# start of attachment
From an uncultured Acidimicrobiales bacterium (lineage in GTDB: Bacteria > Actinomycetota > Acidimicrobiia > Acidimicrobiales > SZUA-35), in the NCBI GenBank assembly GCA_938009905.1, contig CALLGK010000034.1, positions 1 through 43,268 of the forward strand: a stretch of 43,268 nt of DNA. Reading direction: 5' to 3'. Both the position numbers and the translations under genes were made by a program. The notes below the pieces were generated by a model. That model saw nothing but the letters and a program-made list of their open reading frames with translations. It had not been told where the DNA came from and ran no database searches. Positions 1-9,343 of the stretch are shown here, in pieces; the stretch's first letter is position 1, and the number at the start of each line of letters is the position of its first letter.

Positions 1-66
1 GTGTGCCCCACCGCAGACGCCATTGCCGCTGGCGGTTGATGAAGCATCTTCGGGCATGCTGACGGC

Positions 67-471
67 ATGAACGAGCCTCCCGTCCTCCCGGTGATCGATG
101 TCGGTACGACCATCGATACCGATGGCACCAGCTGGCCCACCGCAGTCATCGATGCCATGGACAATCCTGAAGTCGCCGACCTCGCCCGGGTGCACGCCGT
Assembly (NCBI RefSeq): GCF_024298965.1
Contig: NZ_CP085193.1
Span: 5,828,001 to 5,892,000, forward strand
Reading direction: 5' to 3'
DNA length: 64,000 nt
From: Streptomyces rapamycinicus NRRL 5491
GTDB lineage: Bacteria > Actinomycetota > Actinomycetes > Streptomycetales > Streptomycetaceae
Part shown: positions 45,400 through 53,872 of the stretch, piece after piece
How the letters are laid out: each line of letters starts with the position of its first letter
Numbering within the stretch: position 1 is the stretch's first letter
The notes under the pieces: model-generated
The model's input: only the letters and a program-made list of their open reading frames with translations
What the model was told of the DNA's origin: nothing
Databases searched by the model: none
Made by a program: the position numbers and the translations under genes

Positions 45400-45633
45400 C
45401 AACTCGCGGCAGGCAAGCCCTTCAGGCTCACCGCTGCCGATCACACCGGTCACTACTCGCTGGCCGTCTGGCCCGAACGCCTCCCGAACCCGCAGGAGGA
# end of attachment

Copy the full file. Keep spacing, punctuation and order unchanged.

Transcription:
From an uncultured Acidimicrobiales bacterium (lineage in GTDB: Bacteria > Actinomycetota > Acidimicrobiia > Acidimicrobiales > SZUA-35), in the NCBI GenBank assembly GCA_938009905.1, contig CALLGK010000034.1, positions 1 through 43,268 of the forward strand: a stretch of 43,268 nt of DNA. Reading direction: 5' to 3'. Both the position numbers and the translations under genes were made by a program. The notes below the pieces were generated by a model. That model saw nothing but the letters and a program-made list of their open reading frames with translations. It had not been told where the DNA came from and ran no database searches. Positions 1-9,343 of the stretch are shown here, in pieces; the stretch's first letter is position 1, and the number at the start of each line of letters is the position of its first letter.

Positions 1-66
1 GTGTGCCCCACCGCAGACGCCATTGCCGCTGGCGGTTGATGAAGCATCTTCGGGCATGCTGACGGC

Positions 67-471
67 ATGAACGAGCCTCCCGTCCTCCCGGTGATCGATG
101 TCGGTACGACCATCGATACCGATGGCACCAGCTGGCCCACCGCAGTCATCGATGCCATGGACAATCCTGAAGTCGCCGACCTCGCCCGGGTGCACGCCGT
Assembly (NCBI RefSeq): GCF_024298965.1
Contig: NZ_CP085193.1
Span: 5,828,001 to 5,892,000, forward strand
Reading direction: 5' to 3'
DNA length: 64,000 nt
From: Streptomyces rapamycinicus NRRL 5491
GTDB lineage: Bacteria > Actinomycetota > Actinomycetes > Streptomycetales > Streptomycetaceae
Part shown: positions 45,400 through 53,872 of the stretch, piece after piece
How the letters are laid out: each line of letters starts with the position of its first letter
Numbering within the stretch: position 1 is the stretch's first letter
The notes under the pieces: model-generated
The model's input: only the letters and a program-made list of their open reading frames with translations
What the model was told of the DNA's origin: nothing
Databases searched by the model: none
Made by a program: the position numbers and the translations under genes

Positions 45400-45633
45400 C
45401 AACTCGCGGCAGGCAAGCCCTTCAGGCTCACCGCTGCCGATCACACCGGTCACTACTCGCTGGCCGTCTGGCCCGAACGCCTCCCGAACCCGCAGGAGGA